Subject: Re: Inquiring minds want to know.
To: None <firstname.lastname@example.org>
From: der Mouse <mouse@Rodents.Montreal.QC.CA>
Date: 05/17/2003 13:19:04
> And while I (kind of) know the difference between Little Endian and
> big Endian, I've never really learned what the real difference is and
> it might be advantageous to have one or the other..
The difference applies only when the machine supports entities larger
than the "addressing grain", the smallest addressible unit of memory.
Since most machines today address memory in units of octets (usually
spoken of as bytes), this means the difference applies to multi-byte
quantities. The rest of this uses "byte" as shorthand for "addressible
unit of memory", and for the sake of brevity I will assume the object
is an integer.
A big-endian machine stores the most-significant byte at the
lowest-addressed location contained in the integer, with significance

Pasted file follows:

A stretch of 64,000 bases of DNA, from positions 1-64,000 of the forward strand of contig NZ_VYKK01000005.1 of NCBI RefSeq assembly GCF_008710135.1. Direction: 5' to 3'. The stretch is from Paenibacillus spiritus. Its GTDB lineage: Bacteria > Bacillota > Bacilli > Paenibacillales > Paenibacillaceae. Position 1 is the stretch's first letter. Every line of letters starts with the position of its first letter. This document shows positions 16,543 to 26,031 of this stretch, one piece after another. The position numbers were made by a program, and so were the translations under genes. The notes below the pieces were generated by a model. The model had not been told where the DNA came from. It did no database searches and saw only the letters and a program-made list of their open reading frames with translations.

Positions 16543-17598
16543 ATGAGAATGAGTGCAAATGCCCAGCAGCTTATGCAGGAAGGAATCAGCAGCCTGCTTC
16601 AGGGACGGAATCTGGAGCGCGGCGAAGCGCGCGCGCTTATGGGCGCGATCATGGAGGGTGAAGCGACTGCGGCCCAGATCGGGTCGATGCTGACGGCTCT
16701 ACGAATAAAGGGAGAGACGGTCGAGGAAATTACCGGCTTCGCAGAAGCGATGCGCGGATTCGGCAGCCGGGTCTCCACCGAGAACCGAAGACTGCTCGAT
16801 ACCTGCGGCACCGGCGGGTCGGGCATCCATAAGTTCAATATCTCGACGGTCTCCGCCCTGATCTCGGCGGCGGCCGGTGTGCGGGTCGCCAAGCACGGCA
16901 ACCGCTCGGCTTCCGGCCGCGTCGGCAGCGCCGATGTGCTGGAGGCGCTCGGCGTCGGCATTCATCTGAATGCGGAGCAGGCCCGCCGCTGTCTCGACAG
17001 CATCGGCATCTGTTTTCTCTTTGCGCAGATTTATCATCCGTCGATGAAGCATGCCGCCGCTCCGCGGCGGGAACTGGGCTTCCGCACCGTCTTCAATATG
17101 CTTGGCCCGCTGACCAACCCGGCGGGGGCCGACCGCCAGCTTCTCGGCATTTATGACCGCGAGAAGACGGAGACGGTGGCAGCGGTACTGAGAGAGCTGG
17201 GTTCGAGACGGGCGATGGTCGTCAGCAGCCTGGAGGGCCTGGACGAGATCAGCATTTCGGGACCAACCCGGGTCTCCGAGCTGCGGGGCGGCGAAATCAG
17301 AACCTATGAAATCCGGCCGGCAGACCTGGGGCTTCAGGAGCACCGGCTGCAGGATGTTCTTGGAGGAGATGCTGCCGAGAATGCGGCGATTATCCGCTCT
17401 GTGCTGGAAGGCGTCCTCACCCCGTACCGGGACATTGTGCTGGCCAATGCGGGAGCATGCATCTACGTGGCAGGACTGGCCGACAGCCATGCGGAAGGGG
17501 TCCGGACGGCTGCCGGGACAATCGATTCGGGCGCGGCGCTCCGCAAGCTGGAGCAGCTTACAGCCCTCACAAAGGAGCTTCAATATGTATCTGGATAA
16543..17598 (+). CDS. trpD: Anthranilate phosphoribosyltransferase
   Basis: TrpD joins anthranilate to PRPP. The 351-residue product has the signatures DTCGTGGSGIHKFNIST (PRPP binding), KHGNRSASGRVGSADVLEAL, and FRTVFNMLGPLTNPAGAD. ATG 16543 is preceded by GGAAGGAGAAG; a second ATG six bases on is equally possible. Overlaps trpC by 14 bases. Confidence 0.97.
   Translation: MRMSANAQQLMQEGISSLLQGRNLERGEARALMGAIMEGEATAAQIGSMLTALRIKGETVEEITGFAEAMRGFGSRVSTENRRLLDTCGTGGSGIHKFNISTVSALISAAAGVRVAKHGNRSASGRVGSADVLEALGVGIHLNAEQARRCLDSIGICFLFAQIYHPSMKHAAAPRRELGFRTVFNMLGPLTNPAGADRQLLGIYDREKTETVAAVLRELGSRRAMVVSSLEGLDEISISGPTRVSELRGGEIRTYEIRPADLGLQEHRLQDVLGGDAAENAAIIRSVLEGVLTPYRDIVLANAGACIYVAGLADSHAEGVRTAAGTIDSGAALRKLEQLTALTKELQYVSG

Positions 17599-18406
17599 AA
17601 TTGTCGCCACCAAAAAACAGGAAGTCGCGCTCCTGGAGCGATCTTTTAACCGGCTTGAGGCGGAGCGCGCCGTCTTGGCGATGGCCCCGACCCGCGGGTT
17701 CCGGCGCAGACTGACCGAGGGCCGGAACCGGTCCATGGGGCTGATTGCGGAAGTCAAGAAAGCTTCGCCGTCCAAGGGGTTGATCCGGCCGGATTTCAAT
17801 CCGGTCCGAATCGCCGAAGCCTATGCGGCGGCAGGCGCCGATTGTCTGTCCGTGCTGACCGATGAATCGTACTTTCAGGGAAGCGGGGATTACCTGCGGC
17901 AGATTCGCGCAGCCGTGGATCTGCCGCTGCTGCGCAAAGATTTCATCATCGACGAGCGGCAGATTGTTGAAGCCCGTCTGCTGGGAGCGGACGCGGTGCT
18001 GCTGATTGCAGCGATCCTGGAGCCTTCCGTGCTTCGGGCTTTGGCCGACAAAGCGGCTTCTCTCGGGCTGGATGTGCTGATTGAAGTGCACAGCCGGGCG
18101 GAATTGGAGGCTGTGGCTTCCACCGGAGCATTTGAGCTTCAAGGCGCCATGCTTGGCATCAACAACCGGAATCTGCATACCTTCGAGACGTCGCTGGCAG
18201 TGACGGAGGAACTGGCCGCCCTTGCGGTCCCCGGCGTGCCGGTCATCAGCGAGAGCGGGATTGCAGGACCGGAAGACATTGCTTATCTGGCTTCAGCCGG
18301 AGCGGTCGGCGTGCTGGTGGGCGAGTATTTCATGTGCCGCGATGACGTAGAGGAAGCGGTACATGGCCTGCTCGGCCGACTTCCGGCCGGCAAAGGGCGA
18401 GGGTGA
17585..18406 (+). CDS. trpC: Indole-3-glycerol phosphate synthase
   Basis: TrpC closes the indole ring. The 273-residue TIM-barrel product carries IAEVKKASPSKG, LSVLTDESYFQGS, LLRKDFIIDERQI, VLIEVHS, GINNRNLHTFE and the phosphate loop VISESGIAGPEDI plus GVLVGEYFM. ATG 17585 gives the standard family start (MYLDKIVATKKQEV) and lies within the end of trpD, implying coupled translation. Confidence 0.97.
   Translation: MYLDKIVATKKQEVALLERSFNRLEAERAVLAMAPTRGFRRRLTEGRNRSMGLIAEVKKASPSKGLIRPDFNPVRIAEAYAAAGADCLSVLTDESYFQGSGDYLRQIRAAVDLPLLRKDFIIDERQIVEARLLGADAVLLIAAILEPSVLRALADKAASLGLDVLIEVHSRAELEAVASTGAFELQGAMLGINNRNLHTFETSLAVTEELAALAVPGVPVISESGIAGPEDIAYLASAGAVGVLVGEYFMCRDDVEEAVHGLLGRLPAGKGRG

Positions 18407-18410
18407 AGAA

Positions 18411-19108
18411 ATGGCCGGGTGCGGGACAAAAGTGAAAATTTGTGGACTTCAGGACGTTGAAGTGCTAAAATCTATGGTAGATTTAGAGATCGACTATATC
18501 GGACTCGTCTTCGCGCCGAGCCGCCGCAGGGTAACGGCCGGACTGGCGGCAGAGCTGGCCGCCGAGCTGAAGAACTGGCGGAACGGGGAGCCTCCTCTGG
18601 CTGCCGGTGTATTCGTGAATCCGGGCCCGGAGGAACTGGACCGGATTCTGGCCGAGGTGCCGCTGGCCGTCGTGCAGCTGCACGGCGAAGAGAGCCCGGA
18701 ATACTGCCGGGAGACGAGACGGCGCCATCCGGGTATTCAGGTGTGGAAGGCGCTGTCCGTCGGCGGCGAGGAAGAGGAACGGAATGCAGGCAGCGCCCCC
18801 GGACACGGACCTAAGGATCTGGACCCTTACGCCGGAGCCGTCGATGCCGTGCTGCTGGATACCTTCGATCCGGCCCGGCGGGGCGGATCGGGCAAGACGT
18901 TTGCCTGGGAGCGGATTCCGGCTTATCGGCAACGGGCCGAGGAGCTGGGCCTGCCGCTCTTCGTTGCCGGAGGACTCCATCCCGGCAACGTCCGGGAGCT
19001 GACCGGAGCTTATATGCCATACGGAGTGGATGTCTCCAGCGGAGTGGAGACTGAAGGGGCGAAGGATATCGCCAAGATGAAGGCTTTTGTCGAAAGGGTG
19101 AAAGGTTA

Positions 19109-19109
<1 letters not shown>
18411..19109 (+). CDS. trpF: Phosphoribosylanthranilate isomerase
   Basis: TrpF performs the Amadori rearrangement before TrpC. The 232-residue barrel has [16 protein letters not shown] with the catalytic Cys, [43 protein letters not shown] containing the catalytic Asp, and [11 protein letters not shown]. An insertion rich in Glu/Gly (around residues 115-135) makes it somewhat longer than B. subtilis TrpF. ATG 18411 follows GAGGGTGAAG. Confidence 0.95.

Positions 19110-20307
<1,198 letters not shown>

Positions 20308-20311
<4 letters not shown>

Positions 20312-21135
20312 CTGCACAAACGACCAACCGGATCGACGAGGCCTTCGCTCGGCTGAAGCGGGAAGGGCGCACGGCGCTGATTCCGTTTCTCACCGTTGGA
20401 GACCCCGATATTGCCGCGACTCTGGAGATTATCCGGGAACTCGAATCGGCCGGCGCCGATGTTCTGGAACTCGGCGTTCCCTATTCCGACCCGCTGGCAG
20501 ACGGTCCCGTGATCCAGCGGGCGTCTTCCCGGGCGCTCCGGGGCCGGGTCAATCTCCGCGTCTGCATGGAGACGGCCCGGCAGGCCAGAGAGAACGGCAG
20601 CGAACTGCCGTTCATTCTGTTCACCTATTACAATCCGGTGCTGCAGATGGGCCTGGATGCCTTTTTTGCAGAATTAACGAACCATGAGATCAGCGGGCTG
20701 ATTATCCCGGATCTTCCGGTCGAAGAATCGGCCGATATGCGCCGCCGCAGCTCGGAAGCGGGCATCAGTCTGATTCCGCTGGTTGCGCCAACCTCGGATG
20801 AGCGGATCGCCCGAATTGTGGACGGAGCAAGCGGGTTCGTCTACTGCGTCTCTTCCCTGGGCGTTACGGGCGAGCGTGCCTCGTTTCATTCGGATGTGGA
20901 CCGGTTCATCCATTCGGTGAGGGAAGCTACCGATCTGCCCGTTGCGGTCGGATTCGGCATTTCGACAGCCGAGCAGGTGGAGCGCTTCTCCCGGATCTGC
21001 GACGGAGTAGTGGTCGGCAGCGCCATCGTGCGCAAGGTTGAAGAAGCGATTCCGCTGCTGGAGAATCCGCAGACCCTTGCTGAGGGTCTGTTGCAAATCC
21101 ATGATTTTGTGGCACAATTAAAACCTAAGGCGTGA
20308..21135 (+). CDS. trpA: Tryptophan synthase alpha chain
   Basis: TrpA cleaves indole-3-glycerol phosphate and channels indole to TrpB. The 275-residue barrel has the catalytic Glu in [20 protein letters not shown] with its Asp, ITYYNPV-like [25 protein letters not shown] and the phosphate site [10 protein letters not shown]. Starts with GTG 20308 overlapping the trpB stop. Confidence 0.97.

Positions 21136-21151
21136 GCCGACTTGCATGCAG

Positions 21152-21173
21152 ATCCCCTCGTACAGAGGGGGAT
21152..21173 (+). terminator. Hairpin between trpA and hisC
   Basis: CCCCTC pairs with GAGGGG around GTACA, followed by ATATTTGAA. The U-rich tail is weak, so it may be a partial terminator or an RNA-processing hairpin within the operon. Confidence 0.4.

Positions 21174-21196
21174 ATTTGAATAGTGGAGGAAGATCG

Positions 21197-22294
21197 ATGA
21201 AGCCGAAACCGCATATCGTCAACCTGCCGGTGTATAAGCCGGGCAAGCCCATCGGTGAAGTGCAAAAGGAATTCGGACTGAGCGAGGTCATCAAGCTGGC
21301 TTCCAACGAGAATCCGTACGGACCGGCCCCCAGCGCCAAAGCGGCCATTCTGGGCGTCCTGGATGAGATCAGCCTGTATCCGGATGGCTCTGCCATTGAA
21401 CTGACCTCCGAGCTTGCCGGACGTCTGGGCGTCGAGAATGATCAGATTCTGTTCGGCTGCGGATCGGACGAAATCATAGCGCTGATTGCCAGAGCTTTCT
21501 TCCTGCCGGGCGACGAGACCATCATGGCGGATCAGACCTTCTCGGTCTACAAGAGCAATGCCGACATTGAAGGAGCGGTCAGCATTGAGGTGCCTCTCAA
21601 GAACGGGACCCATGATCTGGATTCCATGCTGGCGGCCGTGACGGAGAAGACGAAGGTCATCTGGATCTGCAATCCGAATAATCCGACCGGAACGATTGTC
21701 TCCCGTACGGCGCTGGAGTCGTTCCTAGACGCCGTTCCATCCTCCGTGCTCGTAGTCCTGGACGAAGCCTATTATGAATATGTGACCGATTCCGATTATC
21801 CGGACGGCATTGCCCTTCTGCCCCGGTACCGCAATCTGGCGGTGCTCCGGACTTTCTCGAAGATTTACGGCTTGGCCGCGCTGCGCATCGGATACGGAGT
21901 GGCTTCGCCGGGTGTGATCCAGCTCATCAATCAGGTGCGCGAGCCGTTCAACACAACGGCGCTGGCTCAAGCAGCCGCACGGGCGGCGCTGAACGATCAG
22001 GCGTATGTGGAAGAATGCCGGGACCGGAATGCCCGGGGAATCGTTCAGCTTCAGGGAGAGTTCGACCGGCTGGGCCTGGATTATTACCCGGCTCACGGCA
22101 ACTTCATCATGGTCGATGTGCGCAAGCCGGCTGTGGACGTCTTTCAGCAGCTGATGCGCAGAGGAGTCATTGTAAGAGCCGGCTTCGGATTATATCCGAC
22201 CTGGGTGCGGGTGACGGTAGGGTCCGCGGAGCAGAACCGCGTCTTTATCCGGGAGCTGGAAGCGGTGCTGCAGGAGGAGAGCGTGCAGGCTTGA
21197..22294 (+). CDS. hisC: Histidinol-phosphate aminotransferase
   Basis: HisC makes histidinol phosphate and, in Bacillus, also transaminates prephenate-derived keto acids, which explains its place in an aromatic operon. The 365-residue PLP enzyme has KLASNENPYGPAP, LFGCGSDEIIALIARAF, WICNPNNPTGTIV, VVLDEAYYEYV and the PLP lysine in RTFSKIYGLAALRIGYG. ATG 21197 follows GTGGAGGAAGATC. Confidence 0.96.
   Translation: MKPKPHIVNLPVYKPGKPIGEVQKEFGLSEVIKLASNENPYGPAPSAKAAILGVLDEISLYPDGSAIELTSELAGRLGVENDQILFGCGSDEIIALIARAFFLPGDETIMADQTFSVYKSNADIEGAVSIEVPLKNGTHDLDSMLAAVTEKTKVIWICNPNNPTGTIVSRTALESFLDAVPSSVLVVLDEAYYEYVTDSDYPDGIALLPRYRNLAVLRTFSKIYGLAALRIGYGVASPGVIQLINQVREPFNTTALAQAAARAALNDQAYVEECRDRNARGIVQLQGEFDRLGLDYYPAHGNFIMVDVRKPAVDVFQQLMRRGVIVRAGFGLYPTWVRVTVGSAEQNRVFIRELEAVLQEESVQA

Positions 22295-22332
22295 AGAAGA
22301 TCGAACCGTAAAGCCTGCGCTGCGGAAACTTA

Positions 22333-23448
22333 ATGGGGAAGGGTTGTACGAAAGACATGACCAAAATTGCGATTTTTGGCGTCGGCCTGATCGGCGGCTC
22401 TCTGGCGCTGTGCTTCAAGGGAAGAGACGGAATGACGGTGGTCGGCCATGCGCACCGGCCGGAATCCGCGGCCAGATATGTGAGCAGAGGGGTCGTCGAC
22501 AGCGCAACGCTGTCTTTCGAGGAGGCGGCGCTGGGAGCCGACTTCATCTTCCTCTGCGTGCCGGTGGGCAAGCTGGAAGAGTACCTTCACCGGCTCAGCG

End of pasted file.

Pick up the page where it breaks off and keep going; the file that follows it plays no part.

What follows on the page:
decreasing with increasing addresses until the least-significant byte
is found at the highest-addressed location.
A little-endian machine reverses this, storing the least-significant
byte at the lowest-addressed location, with significance increasing
with increasing addresses, storing the most-significant byte at the
For values longer than two bytes, other orders are possible, but with
two exceptions (PDP-11 32-bit values and VAX floating point) I know
of no cases where any of them were actually used.
There is comparatively little advantage to either over the other.
Occasionally situations will arise where one happens to be more
convenient than the other, but they are comparatively rare and at least
roughly balanced which endianness they favor. I suspect it's largely a
question of which endianness the machine's designer preferred.
/~\ The ASCII der Mouse
\ / Ribbon Campaign
X Against HTML email@example.com
/ \ Email! 7D C8 61 52 5D E7 2D 39 4E F1 31 3E E8 B3 27 4B